Title: Lipstick Apology
Author: Jennifer Jabaley
Release Date: August 6, 2009
Rating: 4 out of 5
From the publisher’s website:
Emily Carson has always been a good girl. So when she throws a party the night her parents leave for vacation, she’s sure she’ll get busted. What Emily doesn’t know is that her parents will never return. That their plane will go down. And the only thing left amidst the wreckage will be a tray table with her mother’s last words: EMILY PLEASE FORGIVE ME, scrawled in lipstick.
Now it’s fall in New York City and Emily’s trying to pick up the pieces of her shattered life. Her public tragedy captures the attention of more than just the media—and soon two very different boys at her new school are pursuing her. But even with such delicious distractions, Emily can’t let go of her mother’s mysterious apology. Does she have the courage to face the truth?
With the help of a whole new kind of family—one that includes a make-up artist to the stars, a teen hand model, and a wacky hairdresser—Emily must choose between the boy who makes her forget it all, and the one who encourages her to remember, and ultimately, heal.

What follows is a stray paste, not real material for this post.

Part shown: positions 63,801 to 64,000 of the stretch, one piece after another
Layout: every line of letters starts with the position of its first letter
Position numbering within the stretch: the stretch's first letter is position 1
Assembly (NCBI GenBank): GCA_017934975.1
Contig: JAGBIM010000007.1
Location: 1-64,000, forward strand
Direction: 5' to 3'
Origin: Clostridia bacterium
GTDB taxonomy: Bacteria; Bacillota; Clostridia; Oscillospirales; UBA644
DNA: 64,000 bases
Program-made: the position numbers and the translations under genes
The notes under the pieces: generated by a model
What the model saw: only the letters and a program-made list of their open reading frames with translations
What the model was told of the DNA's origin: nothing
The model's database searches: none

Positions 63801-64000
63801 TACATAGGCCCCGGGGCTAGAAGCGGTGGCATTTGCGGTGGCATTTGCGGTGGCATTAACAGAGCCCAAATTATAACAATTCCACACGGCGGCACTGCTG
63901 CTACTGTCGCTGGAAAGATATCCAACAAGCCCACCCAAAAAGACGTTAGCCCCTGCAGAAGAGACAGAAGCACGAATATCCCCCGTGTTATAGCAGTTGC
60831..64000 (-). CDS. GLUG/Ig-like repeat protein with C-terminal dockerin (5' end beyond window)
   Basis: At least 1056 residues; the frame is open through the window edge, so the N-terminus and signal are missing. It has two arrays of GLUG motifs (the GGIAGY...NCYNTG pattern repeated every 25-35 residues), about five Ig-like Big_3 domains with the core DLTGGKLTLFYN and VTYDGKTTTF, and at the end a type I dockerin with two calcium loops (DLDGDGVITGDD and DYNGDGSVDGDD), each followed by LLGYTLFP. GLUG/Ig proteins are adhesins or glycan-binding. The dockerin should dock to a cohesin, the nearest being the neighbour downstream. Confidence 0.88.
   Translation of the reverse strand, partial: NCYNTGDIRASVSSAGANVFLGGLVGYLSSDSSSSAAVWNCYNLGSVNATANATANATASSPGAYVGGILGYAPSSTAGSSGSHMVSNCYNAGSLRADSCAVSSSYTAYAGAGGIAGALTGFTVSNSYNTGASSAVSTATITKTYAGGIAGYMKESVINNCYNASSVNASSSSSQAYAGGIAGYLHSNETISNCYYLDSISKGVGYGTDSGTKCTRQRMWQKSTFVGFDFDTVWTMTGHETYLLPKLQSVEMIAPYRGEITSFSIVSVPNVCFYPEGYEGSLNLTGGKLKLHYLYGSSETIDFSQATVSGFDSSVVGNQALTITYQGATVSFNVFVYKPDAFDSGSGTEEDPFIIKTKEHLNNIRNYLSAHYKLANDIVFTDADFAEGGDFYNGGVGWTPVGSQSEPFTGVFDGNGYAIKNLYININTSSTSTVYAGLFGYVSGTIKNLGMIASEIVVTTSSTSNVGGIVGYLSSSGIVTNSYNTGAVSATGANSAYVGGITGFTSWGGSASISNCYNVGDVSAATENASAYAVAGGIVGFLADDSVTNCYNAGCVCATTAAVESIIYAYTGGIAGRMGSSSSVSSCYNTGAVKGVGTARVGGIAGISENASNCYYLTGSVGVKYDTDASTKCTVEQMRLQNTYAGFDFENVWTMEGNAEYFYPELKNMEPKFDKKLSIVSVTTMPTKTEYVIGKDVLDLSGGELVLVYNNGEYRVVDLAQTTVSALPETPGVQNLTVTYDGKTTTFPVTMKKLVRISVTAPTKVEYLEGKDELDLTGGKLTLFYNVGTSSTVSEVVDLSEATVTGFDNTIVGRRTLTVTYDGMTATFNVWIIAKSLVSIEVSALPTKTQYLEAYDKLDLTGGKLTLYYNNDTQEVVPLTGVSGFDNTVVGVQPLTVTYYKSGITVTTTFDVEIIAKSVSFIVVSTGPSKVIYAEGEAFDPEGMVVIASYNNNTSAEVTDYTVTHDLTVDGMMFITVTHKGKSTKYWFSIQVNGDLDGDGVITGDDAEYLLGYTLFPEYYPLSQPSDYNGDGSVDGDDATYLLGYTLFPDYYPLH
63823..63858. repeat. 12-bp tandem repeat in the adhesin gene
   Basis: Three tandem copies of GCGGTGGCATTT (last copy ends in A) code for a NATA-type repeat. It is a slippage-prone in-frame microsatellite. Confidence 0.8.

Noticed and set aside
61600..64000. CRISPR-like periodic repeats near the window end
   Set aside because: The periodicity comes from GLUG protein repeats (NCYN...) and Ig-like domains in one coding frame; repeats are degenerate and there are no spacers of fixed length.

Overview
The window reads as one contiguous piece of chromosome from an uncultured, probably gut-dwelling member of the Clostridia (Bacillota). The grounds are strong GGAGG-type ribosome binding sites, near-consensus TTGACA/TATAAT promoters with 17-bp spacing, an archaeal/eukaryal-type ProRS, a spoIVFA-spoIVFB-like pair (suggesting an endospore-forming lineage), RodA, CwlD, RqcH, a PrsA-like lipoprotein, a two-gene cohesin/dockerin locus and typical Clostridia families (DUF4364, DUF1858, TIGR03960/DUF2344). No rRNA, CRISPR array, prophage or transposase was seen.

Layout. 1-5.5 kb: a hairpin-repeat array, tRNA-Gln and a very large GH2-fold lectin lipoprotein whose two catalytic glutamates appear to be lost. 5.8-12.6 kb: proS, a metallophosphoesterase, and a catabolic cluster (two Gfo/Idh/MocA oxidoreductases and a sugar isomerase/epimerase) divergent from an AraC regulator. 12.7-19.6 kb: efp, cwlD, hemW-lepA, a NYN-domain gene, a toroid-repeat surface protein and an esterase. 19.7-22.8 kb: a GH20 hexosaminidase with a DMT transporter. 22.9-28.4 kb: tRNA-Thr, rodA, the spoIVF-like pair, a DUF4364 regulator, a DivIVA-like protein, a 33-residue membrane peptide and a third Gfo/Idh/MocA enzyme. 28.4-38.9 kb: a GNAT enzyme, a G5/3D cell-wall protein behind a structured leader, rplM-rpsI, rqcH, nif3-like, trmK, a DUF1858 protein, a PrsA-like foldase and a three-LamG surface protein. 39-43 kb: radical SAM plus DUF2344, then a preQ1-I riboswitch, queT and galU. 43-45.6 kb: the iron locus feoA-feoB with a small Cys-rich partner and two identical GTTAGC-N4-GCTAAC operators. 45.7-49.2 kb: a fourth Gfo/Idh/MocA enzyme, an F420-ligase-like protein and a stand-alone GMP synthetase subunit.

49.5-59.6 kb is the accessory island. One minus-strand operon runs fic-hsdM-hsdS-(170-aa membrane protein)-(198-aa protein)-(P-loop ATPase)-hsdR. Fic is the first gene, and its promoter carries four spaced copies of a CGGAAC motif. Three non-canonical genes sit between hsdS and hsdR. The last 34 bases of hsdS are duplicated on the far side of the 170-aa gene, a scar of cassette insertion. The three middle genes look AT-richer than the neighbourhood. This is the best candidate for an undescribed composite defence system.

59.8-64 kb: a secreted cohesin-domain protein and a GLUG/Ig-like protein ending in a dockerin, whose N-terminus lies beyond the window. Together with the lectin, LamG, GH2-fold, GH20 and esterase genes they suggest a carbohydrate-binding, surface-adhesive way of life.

When I first heard the premise of Lipstick Apology, I thought it sounded really interesting. The idea of a teenage girl trying to solve the mystery of her mother’s final message, all while dealing with her grief and adjusting to a new life sounded like it would make a really great novel.
I really liked the character of Emily. In a lot of ways, she was a typical teenager, concerned with school, boys, friends, and clothes. But she was also a great role model. Emily had a lot of integrity. She was a very moral person; she looked out for others and was loyal to her friends. I really appreciated her as a character and enjoyed getting to know her in Lipstick Apology.
Jolie, Emily’s aunt, was a great character as well. While very successful, she has had heartbreak after heartbreak in her personal life. Additionally, she was trying to deal with her sister’s death while also communicating to Emily that she was not alone in the world. While she was not always graceful at juggling all of these issues, she did her best. She was a real character, and someone adults can sympathize with.
I was a little bit disappointed in Lipstick Apology as far as the mystery was concerned. Since it was in the title and featured prominently in the book’s summary, I figured it would be a central part of the novel. While it is relevant to the plot, it’s not what the book is about. Still, I was able to appreciate Lipstick Apology for what it was – a novel about a girl coming to terms with her grief over her parents’ death and learning to live again.
Lipstick Apology was an interesting book that I enjoyed reading. Despite the heavy subject matter, it’s actually a very light read. The book doesn’t dwell on grief, which is both good and bad. It makes it less realistic, as if Emily gets over her parents’ death a little too quickly, but also makes it a much more fun book to read. I look forward to seeing what Jennifer Jabaley does next!